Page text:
Defence and Military Veterans Minister Nosiviwe Mapisa-Nqakula. Picture: GCIS
Defence and Military Veterans Minister Nosiviwe Mapisa-Nqakula. Picture: GCIS

The department of defence continues to be hard hit by the Treasury’s budget cuts. According to the budget review, the special defence account, which manages the acquisition and upgrading of main weapon systems and technology for the department, will be reduced by R5bn in 2021/22.

The department has been allocated  about R50bn in the 2019/20 financial year. Its budget allocations have been declining in real terms, a situation that is not helped by rising military personnel costs and poor financial controls.

In 2018 the department warned that budget cuts would hamper the military’s defence capacity at home and its ability to participate in foreign peacekeeping operations.

Defence minister Nosiviwe Mapisa-Nqakula previously highlighted that the  budget allocation had declined in real terms for 20 years, by 5% a year to a mere 1% of GDP. She said the appropriate funding level, as articulated in the defence review, would require a steady increase to at least 2% of GDP.

“Some of the countries in SADC [Southern African Development Community] are injecting resources to build their military capacity through acquisition programmes. Conversely, SA is on a path of reduced defence expenditure, placing serious constraints on the effective and efficient execution of the defence mandate,” the minister said at the time.

However, in recent times the department’s financial management has been called into question. In 2018 it again received a qualified audit, with the auditor-general finding there was complete mismanagement of its assets.

The department has over the years been hit with a string of negative audit reports, ranging from qualified to disclaimer, which is the worst possible audit outcome.

It received a qualified audit in the previous financial year, after submitting error-ridden financial statements and incurring more than R400m in irregular spending.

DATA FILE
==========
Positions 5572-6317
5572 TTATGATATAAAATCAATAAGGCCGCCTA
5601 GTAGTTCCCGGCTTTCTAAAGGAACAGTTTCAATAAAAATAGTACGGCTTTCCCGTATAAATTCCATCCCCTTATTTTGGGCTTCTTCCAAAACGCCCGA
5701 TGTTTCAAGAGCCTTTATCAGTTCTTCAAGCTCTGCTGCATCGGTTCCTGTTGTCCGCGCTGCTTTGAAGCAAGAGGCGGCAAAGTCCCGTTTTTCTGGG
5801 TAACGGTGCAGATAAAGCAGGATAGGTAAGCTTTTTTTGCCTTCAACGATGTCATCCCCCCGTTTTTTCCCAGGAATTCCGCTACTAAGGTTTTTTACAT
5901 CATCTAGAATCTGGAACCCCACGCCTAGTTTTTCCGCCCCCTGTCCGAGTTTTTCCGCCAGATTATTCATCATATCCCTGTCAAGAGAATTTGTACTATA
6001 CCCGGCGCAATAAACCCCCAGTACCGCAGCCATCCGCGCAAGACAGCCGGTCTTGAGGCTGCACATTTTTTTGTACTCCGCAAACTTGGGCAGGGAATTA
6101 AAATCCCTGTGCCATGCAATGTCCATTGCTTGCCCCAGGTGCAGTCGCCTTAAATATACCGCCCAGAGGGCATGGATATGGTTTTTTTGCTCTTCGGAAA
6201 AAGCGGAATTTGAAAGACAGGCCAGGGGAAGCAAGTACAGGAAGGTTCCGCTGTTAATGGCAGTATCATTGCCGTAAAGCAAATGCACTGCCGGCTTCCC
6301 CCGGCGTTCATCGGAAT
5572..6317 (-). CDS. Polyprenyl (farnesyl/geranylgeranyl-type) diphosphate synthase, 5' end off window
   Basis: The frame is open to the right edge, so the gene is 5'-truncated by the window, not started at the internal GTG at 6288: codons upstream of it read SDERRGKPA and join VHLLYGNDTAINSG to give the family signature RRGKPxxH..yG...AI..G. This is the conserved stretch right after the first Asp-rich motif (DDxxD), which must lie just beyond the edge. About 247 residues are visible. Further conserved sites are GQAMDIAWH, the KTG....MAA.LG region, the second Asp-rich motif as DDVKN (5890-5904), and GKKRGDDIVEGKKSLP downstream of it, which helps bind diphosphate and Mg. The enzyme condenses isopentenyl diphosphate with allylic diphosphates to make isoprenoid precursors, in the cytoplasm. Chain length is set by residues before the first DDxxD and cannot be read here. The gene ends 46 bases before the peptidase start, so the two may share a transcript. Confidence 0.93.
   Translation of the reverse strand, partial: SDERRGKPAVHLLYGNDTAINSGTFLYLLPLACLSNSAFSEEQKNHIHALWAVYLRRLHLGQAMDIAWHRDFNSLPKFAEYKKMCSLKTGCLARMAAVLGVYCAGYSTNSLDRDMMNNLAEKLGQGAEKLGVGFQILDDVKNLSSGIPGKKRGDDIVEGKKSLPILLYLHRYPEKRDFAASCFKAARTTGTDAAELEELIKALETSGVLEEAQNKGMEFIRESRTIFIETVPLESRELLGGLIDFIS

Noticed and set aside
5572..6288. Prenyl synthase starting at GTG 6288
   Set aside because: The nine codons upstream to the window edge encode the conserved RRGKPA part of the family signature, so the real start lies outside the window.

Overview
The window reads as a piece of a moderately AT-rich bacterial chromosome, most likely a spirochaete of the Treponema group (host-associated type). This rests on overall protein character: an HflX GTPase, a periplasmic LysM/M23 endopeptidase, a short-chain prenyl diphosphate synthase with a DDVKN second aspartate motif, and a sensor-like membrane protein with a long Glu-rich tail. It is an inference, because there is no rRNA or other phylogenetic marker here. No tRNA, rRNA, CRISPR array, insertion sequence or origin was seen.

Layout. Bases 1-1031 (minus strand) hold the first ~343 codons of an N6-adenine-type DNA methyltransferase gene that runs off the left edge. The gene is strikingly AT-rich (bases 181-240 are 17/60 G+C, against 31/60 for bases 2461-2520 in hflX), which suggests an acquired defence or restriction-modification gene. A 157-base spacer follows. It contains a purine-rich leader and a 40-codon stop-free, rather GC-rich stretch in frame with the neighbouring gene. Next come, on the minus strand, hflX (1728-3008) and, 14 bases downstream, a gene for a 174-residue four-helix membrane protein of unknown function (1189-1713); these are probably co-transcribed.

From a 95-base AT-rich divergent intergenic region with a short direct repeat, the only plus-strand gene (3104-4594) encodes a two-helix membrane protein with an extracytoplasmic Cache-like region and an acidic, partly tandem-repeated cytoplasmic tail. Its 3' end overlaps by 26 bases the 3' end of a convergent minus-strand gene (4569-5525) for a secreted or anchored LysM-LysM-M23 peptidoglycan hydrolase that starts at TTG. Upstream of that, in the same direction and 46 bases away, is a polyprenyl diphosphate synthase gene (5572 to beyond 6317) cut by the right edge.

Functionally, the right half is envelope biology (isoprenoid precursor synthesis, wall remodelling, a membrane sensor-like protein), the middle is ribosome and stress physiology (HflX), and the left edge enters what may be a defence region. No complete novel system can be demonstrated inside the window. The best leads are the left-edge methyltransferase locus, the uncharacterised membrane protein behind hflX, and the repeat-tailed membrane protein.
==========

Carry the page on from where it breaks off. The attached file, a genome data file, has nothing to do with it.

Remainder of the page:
Meanwhile, according to the budget review goods and services budgets in public entities are lowered by 1%. Baseline adjustments proposed in the 2018 medium term budget policy statement focus mainly on slow and underspending programmes,  such as the capital programme in the Passenger Rail Agency of SA.

“These resources have been reassigned to other programmes that require immediate funding. Over the MTEF period, the majority of reprioritised funds are moved to improve infrastructure, which enhances the ability to deliver services or increase production. These include allocations to maintain roads, eradicate pit latrines at schools, and expand the integrated public transport network,” the budget review states.

More broadly, spending in the entire justice, crime prevention and security cluster will increase by 4.6% over the MTEF period, driven largely by employee compensation.

“The integrated justice system modernisation programme is a key component of the integrated strategy to fight crime. Over the medium term R853m is shifted from the SA Police Service to the department of justice and constitutional development, where the programme is currently governed,” the document reads.

To enable the state capture commission of inquiry to continue with its work, which has been extended to February 2020, an additional R272.9m has been allocated.

Over the period ahead, R84m will be reprioritised to establish a border management authority under the department of home affairs. The authority will facilitate and manage the legitimate movement of people and goods across borders and through other ports of entry.

An additional R309.2m has been allocated to Legal Aid SA to retain public defenders to ensure access to fair court representation.